Research and development often leads to greater knowledge of science and business, which in turn can generate new products that apply this information. Such activity is often completed by a team of employees led by the research and development manager. This person usually provides technical oversight and meets program objectives for such companies as pharmaceutical laboratories, manufacturing facilities and engineering firms. He or she may improve existing product lines, implement methods for monitoring current products and also develop new product proposals based on market trends and research. Those proposals are often guided to completion by the manager, who may then work with sales team members to forecast ultimate revenue and profitability.
Changes in technology and highly competitive marketplaces often create the need for research and development (R&D). This is a department usually found in governmental or corporate offices. For example, pharmaceutical laboratories, manufacturing facilities and engineering firms are likely to conduct ongoing R&D to develop new products. Such activity often leads to increased knowledge of both science and business with new applications for that information.
A team of employees designated to plan and implement new processes, services, concepts or products is often led by the research and development manager. Areas of research generally concern life or physical sciences, although product development may also consider new technology, customer demographics and market needs. The manager usually provides technical oversight as required and ensures program objectives are identified and met. He or she may further coordinate logistics and plan department budgets.
Many companies use research and development departments to improve existing product lines. The R&D manager in this sense is often responsible for identifying where and how improvements should exist and implementing the necessary changes. The need for environmentally-friendly packaging, for example, has prompted some manufacturers of bottled water to minimize the amount of plastic used in each container. R&D managers may suggest such process improvements to ensure existing products stay relevant to the marketplace.
The research and development manager may also look for ways to develop or implement methods for monitoring current products. For example, a company may need to improve processes for recording product expenditures and/or research findings. Such data often reflects a product’s performance within the marketplace. Research and development managers may thus identify new ways to complete and review product analyses. These professionals may also stay abreast of new market trends by reading professional journals and scientific papers that highlight changes in processing methods, product formulations or regulatory affairs that may impact a company’s products or services.
New products likely undergo rigorous analysis and testing before they reach retail distributors. The research and development manager may begin the new product process by coordinating with or engaging the services of market research firms. This can provide information concerning customer needs, which in turn often directs internal product research efforts. Such efforts are usually defined by a research and development proposal, in which the manager identifies the objective or purpose of the project, describes applications that can be utilized from findings, calculates the cost involved and lists the equipment or labor requirements. Before completing the proposal, a manager often reviews and analyzes the data to ensure the benefits derived justify company expenditures.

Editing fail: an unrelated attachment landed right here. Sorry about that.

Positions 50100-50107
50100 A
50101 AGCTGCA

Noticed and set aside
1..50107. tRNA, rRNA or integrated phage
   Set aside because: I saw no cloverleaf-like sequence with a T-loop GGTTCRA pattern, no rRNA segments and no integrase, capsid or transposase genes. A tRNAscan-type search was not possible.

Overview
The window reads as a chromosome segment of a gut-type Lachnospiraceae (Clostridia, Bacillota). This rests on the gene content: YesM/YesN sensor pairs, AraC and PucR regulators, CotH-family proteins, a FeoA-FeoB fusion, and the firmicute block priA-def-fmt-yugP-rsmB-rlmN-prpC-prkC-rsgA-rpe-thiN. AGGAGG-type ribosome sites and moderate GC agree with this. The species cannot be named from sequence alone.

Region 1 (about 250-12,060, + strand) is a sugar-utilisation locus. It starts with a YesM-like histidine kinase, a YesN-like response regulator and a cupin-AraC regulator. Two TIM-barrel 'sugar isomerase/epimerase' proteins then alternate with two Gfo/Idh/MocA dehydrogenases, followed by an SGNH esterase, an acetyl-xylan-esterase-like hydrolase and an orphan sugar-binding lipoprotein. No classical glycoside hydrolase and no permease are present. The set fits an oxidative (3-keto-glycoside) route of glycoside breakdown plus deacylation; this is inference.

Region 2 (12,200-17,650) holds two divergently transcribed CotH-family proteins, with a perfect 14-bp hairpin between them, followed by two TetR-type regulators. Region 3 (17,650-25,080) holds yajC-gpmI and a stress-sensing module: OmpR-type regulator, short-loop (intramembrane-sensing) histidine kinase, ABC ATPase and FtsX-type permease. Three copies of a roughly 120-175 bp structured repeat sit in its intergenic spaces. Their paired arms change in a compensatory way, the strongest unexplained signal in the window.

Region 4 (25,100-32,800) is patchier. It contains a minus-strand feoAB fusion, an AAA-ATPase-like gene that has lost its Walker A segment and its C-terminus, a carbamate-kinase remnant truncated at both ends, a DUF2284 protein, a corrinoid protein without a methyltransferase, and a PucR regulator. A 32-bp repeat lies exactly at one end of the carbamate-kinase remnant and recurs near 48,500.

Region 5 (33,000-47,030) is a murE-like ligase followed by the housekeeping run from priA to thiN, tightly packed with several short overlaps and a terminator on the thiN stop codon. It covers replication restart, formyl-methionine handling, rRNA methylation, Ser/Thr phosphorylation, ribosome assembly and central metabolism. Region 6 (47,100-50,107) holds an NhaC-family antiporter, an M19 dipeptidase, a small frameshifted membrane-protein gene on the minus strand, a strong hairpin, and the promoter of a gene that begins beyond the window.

Once reviewed for accuracy, the proposal is routinely provided to company directors who dictate the next course of action with either approval or denial of the project scope. When R&D proposals are accepted, the manager often establishes test requirements for the process or product in question. This likely means developing the testing format and also conducting the actual analysis to verify process or product reliability. If difficulties do arise, the research and development manager often works with other team members to identify solutions.
The R&D manager is likely to oversee new product development from beginning to end. He or she may prepare financial records, record test findings and provide management with progress reports. Once the product is complete, the manager may work with members of the sales team to forecast revenue and profitability.
Research and development jobs often require master’s or doctorate degrees in the relevant field, such as engineering, biochemistry or physics. Candidates may need experience with managing teams and knowledge of how to implement and improve new and existing products. Given the spectrum of duties involved with research and development, managers may also need problem solving and project management skills.